I have a Pfaff Grand Quilter 1200, and it’s quilting foot from the manufacturer is a) high shank b) hopping foot and c) closed toe.  My first hesitation with following Leah’s lead on modifying my quilting foot is, it’s expensive AND what if it didn’t work…? Replace my $40 foot for the sake of experimenting?  No thanks!  I couldn’t find many testimonials verifying her method – so I felt insecure about jumping right in, and that’s also why I am telling you about my results.

The key, for me, was buying a cheap foot to test the theory, and use it until it wears out.  Then, I will know whether I want to adjust the factory supplied foot. Here is what you do: First, determine whether you have high shank or low shank machine feet, your owners’ manual should tell you that.  Then search online and make your purchase.  I bought mine for around $18 including shipping, the low shank feet are even cheaper.  Follow Leah’s instructions in the craftsy class, and you won’t be disappointed.  Please, please don’t ruin your expensive quilting feet without first testing this out!

Before this modification, I had trouble seeing my stitches with the closed toe foot.  Clipping that foot into open toe really helps with visibility, go figure!  Also, this machine had a hopping foot which irritated me.   I found making smooth and straight lines difficult with the hopping foot, and it also caused problems stitching over thick seams.  My sampler quilt in particular has lots of seams, and some of them get quite thick at certain points, and the hopping foot seemed to make passing through those areas difficult.  Clipping the extra bar on the foot eliminates the hopping motion, while the rubber band gives you the flexibility to raise the foot to a place where it won’t catch on seams.  It’s a brilliant system, and I have had wonderful stitching results using this foot.  Fingers crossed I will perfect my skills and FMQ my sampler soon!

I feel like each time I complete a quilt I struggle with how to label the quilt.  How does the quilter define what NEEDS to be on the label, and what is nice to have on the label?  It probably seems difficult because the answer changes each time depending on what the quilt is for.  And, I am openly admitting that I don’t label all my quilts.  I know, it’s horrible.  Usually, the ones I make for my own family to use are the ones that never get that label.  Why?  I don’t know, but I think it has something to do with FINISHING things… all – the – way.  Okay, well, this can be fixed.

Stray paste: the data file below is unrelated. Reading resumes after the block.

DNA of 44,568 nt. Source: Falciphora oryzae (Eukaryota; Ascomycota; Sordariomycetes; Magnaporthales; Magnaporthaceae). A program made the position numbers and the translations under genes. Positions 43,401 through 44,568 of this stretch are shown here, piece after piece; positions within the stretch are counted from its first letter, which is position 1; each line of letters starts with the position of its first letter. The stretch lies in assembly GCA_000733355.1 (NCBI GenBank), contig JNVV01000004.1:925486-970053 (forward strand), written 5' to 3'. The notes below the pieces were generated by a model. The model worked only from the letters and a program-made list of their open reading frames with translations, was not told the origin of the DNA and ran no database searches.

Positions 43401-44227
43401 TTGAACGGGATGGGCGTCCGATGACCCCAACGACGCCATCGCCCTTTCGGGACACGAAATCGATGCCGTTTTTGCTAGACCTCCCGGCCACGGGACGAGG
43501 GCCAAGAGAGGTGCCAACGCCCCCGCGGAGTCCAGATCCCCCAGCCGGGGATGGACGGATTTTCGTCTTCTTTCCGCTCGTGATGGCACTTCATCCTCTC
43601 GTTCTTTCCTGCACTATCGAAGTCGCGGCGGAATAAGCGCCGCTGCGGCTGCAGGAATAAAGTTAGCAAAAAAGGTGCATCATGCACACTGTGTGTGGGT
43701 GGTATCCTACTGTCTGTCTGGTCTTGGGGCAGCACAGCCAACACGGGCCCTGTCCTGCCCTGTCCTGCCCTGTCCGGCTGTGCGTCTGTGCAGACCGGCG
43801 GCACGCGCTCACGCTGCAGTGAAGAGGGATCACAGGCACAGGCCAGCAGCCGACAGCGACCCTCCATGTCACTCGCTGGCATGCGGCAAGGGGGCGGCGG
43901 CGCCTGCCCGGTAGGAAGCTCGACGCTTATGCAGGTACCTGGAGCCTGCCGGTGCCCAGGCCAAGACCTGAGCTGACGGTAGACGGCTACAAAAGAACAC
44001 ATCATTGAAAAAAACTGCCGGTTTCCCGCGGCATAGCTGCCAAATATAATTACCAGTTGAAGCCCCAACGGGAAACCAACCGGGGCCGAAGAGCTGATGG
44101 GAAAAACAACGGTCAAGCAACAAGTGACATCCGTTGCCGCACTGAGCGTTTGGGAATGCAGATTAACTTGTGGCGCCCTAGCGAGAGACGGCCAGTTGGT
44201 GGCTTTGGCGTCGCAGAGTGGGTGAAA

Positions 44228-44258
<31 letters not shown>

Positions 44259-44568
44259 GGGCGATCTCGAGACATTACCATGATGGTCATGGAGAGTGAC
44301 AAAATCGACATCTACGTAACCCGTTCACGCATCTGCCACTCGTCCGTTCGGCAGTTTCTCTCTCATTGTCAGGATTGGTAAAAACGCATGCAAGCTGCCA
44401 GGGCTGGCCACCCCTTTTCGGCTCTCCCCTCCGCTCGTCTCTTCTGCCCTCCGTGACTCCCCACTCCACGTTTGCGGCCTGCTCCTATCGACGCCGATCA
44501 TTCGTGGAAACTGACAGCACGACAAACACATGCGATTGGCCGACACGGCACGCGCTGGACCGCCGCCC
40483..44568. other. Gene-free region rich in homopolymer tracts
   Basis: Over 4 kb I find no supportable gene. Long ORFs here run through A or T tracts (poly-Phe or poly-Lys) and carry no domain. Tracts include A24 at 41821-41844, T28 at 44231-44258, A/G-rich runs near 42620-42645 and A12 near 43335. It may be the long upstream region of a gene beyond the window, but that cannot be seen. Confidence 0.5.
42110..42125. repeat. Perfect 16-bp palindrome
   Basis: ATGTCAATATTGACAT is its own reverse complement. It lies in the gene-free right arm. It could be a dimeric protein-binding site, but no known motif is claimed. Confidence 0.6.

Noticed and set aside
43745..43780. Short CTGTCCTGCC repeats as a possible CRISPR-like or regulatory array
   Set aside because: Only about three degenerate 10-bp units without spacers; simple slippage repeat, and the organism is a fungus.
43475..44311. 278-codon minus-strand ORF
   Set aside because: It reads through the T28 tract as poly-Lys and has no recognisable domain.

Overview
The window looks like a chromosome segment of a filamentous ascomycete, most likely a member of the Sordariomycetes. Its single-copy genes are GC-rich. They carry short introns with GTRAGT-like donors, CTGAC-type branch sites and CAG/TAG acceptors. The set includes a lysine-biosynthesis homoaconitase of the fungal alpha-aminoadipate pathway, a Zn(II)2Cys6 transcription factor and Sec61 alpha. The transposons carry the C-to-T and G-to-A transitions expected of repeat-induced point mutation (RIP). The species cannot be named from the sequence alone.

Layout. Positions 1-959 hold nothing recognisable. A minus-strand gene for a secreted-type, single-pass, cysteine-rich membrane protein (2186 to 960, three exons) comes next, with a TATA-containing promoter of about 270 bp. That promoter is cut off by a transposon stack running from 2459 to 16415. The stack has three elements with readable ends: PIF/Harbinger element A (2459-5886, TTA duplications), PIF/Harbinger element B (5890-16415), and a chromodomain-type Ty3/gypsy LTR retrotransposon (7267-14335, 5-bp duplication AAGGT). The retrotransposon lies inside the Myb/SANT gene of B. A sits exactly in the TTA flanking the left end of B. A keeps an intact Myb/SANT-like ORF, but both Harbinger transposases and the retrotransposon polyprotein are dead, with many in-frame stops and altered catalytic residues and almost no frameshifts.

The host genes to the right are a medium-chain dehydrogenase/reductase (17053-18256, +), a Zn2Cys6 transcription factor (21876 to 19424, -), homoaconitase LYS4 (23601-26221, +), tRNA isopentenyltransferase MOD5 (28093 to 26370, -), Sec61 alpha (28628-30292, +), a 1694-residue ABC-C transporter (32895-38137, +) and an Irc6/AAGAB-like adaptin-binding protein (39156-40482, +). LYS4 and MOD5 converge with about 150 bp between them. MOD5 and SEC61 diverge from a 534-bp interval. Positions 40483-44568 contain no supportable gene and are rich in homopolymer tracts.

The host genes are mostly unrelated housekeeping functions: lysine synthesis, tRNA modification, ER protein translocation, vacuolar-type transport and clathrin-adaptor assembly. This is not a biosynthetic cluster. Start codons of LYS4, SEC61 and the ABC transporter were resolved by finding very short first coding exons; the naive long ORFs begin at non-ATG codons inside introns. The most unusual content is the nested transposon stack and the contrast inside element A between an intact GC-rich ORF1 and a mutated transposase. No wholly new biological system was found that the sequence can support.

So, I have decided, at minimum the quilt needs 1. the year it was completed 2. my initials  Then, sometimes, I add who the quilt is for (often for baby quilts) and the location the quilt was made, and my whole name not just initials.

After I decide what goes on the label, there is a debate.  Oh – do I embroider the label?  It’s so sweet that way – but oh, my, I want it finished and writing with a Micron pen is so much faster.  I don’t have alot of faith that the Micron pen stands the test of time, where embroidery probably will last longer.  Then again, embroidery can unravel or work its way out too.  (Does anyone have experience with this, how long will the micron pen endure? with regular washings?)  I often resort to fast and DONE.

For the future, I want a custom stamp that I can stamp directly onto the back with fabric paint, and then customize with additional details if I need to.  I’ll get working on that – as if the to-do list isn’t a mile long already!

Now for the photos…

The quilt label: this is a baby quilt and the gator is a private reference that the recipient will adore.  It had to go on the label, no question.

IMG_4263 IMG_4267 IMG_4270 IMG_4278 IMG_4279 IMG_4262The quilt began 1.5 years ago, right – I am focusing on finishing this year…  It sat, even basted, waiting for me to be brave enough to free motion quilt it.  Well, it’s a baby quilt and the world is not going to end if its not perfect.  What’s that saying… finished is better than perfect.  So, now it’s FINISHED and not perfect, but perfect enough.  Each color on the quilt was free motion quilted with a unique pattern. The patchwork stitched together very quickly, and came to about 70″ square.  I found the tutorial from Jeni B of In Color Order.  Her instructions are very thorough.  She calls it the Giant Vintage Star Quilt.  But guess what – this baby was one of TWO!  I better get cracking so I can at least give both quilts by the time they turn 2 years old!